Planning a holiday to Morocco

Spices, (photo by Ming Tang-Evans)
Spices

Morocco is one of the world’s most exotic destinations, yet it lies right at Europe’s doorstep, a mere 14km south of Spain. It is a country of extravagant architecture and labyrinthine walled cities; of markets filled with dazzling tribal crafts and works of delicate beauty; of windsurfers on the wild beaches of the Atlantic coast; and hikers amid the almond blossom and waterfalls of the snow-capped High Atlas Mountains.

When to go to Morocco

September is one of the best months of the year to visit the coastal resorts and the north, characterised by warm, dry days. The inland cities such as Marrakech, Fez and Meknes are starting to cool down after the ferocious summer heat, though bear in mind it can still be very hot. If you’re planning ahead, winter is the time to explore the deep south – Marrakech, Ouarzazate and the oases and desert beyond.

September is also the time of some fantastic festivals in Morocco, from the world-famous Imilchil Marriage Festival (more on that later in the month) to the National Fantasia Festival in Meknes, a breathtaking display of horsemanship.

Where to go in Morocco

Intricate medinas, unspoiled natural beauty, mysterious desert kasbahs, and endlessly fascinating souks – Morocco needs to be enjoyed at a slow pace. It would be impossible to see all that the country has to offer in a single trip, so it pays to be selective.

Topping the list for most first-time visitors are the four magnificent imperial cities – Fez, Meknes, Rabat and Marrakech. The independent traveller can reach them all by train or bus, but if you plan to explore south of Marrakech, a hire car is useful.

The most northern point of arrival, and the port of entry for people taking the ferry from Spain or Gibraltar, is Tangier.

For a frenetic taste of Africa-meets-Arabia, try Marrakech

Marrakech is the gateway to the desert, the capital of the Great South, the meeting and market­place of African, Berber and Arab Morocco and a city of throbbing intensity. The city’s red pisé (dried mud) walls rise from the red earth, glowing in the late afternoon sun (giving Marrakech its epithet, ‘the Red City’); the vast souks are filled with exotic wares; the drums of the Jemaa el Fna, the central square, summon crowds to a daily circus of performers. Yet visitors can also find peaceful gardens and olive groves stretching to the snow-capped Atlas Mountain peaks in the distance.

Don’t miss the Jemaa el Fna

Jemaa el Fna (the Assembly of the Dead) is one of the world’s most exciting city squares. This name hardly seems appropriate for the endless pageant of activity that unfolds here. Activity starts early, around 9am, when orange juice vendors set up their stalls. Soon after appear colourful water sellers, along with snake charmers, dancing monkeys and potion sellers. In the late afternoon the arena in front of the juice stalls becomes busy with storytellers reciting old Arab tales, Gnaoua musicians singing their trance-like songs and acrobats building human pyramids. After the sun goes down, the atmosphere becomes ever more frenzied, with more performers, larger crowds, a cacophony of noises and music, transvestite belly dancers, passionate storytellers and comic acts; all caught up in the swirling smoke and scents of hundreds of stalls selling excellent street food that ranges from kebabs to a soup of snails.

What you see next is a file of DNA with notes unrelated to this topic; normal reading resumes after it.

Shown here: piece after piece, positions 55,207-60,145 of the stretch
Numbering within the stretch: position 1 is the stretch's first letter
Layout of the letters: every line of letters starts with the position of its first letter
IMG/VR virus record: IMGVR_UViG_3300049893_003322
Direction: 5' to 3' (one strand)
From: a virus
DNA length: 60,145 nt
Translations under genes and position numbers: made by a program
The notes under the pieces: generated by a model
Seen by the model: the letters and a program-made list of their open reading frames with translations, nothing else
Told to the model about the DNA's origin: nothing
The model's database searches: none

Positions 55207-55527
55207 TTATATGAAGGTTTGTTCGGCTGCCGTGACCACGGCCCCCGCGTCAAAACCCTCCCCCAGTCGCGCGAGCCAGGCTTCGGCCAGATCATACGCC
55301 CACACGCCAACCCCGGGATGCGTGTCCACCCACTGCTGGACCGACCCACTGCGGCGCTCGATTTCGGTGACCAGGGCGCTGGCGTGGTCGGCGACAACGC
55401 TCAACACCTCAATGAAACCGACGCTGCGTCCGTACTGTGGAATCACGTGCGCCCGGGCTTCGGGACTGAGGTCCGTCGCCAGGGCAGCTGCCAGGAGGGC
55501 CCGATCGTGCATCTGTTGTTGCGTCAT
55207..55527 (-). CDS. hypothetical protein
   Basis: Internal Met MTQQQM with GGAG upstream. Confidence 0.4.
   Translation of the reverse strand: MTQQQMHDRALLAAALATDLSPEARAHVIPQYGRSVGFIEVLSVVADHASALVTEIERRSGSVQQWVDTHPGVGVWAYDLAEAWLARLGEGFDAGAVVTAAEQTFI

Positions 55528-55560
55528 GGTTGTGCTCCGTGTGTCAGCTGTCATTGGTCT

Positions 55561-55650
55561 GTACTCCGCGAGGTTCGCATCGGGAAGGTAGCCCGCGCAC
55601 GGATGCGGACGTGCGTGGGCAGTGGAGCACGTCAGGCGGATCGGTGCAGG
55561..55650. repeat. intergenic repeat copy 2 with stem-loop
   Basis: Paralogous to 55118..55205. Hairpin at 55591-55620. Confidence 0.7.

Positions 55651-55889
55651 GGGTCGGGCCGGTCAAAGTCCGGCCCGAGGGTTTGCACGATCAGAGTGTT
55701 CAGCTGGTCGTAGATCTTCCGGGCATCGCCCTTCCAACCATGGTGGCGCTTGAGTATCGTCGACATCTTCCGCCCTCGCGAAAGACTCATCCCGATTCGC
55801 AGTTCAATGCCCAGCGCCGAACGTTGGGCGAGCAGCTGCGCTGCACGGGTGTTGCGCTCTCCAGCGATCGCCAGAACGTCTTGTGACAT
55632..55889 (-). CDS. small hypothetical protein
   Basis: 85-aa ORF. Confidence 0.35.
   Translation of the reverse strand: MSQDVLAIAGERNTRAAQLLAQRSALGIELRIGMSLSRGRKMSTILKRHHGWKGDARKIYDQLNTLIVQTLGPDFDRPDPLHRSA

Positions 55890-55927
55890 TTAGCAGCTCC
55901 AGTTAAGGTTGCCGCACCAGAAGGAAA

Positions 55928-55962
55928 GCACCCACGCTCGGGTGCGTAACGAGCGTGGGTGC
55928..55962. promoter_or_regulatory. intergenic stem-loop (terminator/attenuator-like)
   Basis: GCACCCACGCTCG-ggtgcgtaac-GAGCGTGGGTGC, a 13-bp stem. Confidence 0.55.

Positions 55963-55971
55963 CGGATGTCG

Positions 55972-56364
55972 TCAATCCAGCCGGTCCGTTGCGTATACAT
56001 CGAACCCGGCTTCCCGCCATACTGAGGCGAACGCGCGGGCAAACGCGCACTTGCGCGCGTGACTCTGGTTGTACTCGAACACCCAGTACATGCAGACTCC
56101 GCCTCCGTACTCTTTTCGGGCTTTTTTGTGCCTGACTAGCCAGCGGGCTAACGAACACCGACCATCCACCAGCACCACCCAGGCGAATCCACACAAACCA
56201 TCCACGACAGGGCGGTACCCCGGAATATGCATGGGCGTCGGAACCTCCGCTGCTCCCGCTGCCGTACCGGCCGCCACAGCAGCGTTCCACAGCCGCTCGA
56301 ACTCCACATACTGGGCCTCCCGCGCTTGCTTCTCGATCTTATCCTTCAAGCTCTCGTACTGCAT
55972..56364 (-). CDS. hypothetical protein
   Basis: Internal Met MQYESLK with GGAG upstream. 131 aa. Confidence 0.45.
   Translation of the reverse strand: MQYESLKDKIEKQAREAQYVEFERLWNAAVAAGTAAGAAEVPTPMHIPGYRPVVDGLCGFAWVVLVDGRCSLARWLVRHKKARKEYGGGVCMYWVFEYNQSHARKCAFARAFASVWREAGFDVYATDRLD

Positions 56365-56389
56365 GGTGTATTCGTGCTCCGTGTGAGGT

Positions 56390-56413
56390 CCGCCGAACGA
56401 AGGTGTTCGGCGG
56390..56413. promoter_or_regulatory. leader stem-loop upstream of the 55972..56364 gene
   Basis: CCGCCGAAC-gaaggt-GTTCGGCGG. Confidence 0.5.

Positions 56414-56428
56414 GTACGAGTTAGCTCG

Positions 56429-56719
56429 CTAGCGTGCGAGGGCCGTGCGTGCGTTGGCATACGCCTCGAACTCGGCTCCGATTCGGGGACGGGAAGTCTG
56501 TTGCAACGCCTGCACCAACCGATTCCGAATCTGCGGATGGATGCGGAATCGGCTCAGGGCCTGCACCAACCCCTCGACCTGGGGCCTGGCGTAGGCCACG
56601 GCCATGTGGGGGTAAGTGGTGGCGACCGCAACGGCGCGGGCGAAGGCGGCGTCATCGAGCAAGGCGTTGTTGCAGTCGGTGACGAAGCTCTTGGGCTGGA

For a treasure trove of Islamic architecture, head to Fez

For the casual visitor, Fez – Morocco’s second-largest city – is mysterious, exotic and, for all the warmth of the people, a hidden place. For many years, the future of the medina hung in the balance – the once-great palaces crumbled and fell and the medina became tattered and worn. In 1981 Unesco named it a World Heritage Site, and in recent years both money and tourists have come flooding in. Much as in Marrakech, there has also been a boom in foreigners buying old riads and restoring them to their former glory; but, as the soul of spiritual, intellectual and cultural Morocco for over 1,000 years, it also is more serious and aloof than Marrakech.

Don’t miss the Madrassa Bou Inania

One of the most famous sights in Fez is the much-photographed Madrassa Bou Inania, an exuberant example of a Merinid monument, restored in the 20th century. Madrassas used to play an important role in Morocco, and some of the most beautiful are in Fez. Essentially urban, these buildings were used as lodging houses for students who were strangers to the town, the idea being that segregation from the wider community would help them concentrate on their religious studies.

The building follows the usual layout, but the quality and intricacy of the decoration are unmissable. The courtyard facade is decorated with carved stucco, above which majestic cedar-wood arches support a frieze and corbelled porch. The examples of cedar-wood carving, stucco work, Kufic script writing and zellige work are outstanding. It is one of Morocco’s few buildings in religious use that can be entered by non-Muslims.

 

Find out more about Morocco 

 


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